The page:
3. Develop new skills: No one is born for a specific job. Yes, there are people who exhibit a natural talent for certain arts or activities, but it is not like they don’t have to practice to become great at what they do. Thinking about starting a new job in a different role or industry can awaken our inner critic, making us doubt ourselves and our talents. Remember what you have learned so far form your current and previous experiences, make a list – if needed – of your learnings, achievements, strengths. They will not vanish when you move to a different job or role. They are part of who you are and they will always have a space in your life. Additionally, you can prepare yourself by upskilling which can be achieved in many ways. You can attend trainings, read books and articles, shadow someone to observe their work firsthand. And do not forget about soft skills. Self-awareness and self-confidence for instance are key elements for both your personal and your professional growth which can be further strengthen with guidance from a coach.

4. Craft your narrative: What is the common thread across your work-life experiences? Can you turn it into an appealing narrative? We all have a professional past that may not match our next job pursuit. Nonetheless, we all have our own story to tell. Perhaps you must rebrand yourself to make the future career path fit which can be a fun activity. Think about your uniqueness (or USP – unique selling point), your strengths, what makes you a great candidate for that job or position. This is also valid if you want to start your own business. In case you are looking for investors, building a team, selling your products or services. Everyone loves a story, especially one that reflects who you are and what you bring to the table. Go ahead and tell your story, connecting the dots and making the bridge between what you once did and what you want to do.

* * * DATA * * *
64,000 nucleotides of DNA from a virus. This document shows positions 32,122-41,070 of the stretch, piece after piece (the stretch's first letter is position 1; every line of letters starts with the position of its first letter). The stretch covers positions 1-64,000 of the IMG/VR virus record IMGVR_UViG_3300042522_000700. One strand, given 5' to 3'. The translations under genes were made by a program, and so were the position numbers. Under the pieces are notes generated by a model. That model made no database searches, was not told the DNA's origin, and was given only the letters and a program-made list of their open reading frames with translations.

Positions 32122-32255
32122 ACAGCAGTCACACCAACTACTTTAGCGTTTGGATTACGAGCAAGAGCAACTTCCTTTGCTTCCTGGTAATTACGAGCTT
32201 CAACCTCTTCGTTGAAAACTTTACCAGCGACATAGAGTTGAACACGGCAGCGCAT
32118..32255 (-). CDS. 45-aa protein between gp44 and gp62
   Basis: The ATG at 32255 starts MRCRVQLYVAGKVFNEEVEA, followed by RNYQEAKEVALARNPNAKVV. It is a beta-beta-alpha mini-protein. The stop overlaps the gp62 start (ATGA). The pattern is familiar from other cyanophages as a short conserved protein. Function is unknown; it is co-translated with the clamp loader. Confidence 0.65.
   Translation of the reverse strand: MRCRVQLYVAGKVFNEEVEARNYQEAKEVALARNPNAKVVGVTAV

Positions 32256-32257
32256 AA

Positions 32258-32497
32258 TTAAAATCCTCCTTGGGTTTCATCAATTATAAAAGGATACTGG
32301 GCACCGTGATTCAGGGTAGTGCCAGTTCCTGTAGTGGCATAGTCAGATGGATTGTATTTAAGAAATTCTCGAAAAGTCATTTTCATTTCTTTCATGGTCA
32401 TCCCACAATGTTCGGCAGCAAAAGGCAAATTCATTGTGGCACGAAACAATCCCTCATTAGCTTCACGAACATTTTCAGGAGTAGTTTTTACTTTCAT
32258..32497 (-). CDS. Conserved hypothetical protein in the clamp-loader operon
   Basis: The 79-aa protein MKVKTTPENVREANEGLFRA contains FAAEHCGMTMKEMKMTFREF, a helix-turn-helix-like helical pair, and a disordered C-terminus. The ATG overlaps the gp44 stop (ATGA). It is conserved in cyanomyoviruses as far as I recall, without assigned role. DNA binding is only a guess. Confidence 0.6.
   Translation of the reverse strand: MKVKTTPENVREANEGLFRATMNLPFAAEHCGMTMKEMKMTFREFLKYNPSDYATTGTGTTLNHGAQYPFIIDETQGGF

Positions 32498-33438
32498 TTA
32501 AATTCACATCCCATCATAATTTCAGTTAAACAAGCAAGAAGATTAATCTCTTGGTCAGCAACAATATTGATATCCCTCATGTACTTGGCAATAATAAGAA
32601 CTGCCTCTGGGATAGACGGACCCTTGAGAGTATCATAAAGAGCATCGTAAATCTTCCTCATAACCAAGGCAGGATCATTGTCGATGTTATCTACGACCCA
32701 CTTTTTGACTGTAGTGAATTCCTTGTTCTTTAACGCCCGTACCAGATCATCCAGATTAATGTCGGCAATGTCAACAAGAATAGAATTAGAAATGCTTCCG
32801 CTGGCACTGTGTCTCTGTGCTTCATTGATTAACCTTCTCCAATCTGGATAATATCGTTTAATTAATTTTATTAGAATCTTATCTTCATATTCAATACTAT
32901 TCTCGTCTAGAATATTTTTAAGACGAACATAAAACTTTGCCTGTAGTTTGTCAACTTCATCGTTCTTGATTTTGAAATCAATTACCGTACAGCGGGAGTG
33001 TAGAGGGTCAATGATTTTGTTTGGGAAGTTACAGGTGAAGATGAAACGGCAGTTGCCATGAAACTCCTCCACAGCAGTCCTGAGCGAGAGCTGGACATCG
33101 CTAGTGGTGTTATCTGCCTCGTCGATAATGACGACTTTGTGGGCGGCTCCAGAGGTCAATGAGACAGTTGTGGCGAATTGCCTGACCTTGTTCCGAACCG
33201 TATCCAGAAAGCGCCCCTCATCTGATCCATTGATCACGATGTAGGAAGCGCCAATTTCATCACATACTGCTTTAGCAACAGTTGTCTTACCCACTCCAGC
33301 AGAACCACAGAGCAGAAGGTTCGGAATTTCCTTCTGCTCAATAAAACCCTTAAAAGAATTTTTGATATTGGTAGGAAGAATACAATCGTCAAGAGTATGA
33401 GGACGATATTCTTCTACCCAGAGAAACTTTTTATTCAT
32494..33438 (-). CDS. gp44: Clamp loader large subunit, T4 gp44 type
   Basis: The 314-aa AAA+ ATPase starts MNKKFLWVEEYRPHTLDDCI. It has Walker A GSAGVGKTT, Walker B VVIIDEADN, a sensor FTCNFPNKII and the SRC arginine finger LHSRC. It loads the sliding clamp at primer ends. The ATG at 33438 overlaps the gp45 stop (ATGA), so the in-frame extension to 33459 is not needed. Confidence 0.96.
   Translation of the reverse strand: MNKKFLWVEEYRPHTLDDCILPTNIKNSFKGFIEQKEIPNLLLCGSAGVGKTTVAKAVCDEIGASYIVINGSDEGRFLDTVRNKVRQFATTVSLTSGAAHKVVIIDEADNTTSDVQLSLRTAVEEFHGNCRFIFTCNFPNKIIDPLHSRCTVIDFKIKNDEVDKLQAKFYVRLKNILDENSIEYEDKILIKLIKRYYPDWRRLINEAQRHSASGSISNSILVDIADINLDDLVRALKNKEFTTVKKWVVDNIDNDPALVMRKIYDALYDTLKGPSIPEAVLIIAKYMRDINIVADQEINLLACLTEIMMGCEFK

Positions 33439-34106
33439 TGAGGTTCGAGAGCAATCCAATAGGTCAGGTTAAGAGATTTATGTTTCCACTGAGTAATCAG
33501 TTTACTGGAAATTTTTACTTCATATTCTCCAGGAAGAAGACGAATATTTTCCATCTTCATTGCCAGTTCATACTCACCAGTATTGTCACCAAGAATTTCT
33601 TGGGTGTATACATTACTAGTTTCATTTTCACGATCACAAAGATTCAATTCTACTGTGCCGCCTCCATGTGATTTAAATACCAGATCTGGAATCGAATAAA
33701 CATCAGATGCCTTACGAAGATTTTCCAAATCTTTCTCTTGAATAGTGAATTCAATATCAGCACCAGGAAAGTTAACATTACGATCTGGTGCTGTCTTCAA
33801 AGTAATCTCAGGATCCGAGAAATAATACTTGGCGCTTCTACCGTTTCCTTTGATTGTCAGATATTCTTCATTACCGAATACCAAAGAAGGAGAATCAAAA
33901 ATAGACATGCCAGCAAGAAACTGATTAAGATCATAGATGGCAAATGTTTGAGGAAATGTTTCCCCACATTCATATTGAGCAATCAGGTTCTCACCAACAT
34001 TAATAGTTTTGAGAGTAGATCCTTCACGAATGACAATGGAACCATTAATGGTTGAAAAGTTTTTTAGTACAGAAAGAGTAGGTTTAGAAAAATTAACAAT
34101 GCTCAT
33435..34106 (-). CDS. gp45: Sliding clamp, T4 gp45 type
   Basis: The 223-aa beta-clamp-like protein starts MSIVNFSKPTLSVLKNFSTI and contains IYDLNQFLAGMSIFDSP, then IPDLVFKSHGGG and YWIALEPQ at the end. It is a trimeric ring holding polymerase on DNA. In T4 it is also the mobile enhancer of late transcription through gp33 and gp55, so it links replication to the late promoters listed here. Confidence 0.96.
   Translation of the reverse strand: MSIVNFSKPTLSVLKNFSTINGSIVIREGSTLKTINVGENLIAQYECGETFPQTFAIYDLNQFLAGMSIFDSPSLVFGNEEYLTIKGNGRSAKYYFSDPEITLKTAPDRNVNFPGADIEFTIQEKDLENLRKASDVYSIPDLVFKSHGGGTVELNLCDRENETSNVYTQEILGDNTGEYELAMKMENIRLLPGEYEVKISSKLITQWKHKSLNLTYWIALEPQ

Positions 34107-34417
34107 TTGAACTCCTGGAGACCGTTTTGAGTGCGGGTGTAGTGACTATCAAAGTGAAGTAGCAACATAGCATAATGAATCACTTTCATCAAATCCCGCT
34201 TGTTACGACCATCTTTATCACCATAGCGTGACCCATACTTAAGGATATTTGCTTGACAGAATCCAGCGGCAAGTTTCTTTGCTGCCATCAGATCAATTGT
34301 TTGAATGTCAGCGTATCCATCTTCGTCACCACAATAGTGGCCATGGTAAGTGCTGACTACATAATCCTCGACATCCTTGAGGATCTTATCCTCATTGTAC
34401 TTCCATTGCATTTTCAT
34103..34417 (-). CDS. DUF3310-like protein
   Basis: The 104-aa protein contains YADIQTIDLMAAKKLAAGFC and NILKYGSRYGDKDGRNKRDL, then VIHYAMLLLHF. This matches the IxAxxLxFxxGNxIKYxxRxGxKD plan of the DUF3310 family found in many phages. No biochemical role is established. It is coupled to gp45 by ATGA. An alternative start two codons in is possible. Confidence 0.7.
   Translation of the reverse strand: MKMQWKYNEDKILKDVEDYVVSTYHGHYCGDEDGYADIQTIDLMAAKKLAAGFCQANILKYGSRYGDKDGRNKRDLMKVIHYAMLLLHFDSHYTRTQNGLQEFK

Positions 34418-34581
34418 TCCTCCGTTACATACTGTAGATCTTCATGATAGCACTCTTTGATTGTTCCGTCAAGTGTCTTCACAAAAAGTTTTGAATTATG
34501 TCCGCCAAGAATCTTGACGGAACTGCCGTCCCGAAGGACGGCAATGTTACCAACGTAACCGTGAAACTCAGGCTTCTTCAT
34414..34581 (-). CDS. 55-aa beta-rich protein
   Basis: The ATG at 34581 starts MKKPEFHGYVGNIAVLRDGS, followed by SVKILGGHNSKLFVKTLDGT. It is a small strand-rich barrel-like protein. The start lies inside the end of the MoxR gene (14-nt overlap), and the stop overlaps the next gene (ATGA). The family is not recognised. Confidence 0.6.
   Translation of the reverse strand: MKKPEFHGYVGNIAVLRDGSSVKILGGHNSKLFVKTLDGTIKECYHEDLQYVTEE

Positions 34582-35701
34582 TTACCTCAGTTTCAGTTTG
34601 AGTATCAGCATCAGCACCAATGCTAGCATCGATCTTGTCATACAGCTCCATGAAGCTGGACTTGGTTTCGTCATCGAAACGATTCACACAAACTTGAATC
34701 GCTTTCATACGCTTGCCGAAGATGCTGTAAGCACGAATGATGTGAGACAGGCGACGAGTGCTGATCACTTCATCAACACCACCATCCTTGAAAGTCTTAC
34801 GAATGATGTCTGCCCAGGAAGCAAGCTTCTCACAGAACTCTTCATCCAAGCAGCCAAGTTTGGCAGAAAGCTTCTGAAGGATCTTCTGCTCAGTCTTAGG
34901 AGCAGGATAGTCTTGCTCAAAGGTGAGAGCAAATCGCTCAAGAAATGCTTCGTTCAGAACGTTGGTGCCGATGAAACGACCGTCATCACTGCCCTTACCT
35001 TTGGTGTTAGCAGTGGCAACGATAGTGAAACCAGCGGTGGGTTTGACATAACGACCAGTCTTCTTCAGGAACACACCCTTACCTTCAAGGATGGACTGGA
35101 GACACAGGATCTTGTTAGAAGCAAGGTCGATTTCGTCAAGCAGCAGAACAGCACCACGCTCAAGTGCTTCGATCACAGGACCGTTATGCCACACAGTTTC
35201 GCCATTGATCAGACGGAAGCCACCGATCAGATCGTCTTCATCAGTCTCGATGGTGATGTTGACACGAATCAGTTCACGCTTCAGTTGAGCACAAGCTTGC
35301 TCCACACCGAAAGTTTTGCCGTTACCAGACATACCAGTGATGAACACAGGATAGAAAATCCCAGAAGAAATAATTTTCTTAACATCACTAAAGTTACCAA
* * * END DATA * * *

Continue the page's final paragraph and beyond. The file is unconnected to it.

5. Trust your gut: Why is my gut important? – you may be wondering. Sometimes the logical decision is not necessarily the best one, the one who fits your needs and values. There is usually a tendency to play it safe when it comes to changing jobs or careers which is completely understandable. You have your current job for a reason, even if you do not like it and feel unsatisfied. Maybe that promotion is the right call as it comes with that great salary increase, though changing field of expertise is indeed what you are craving for. Or perhaps you do not have the skills to that manager role you heard about, although you always dreamed of managing a team. Starting your own business sounds scary as you are not a marketing or finance expert, though all you want is to be your own boss. Trust your inner intuition, let it be your compass in such important life decisions. You do not need to have everything figured out, instead trust that you will get there at your own pace as long as you are staying true to yourself.

Whatever your next step is, just take it. Everyone has their unique journey, everyone does it at their own pace. However hard is feels like, the energy, joy and fulfillment it brings to pursue a purposeful work – and life – is absolutely rewarding. We call it career change, though it is much about your life as it is about your career. Do this change for you, to honor who you are and you might be surprised by the feeling of Ikigai.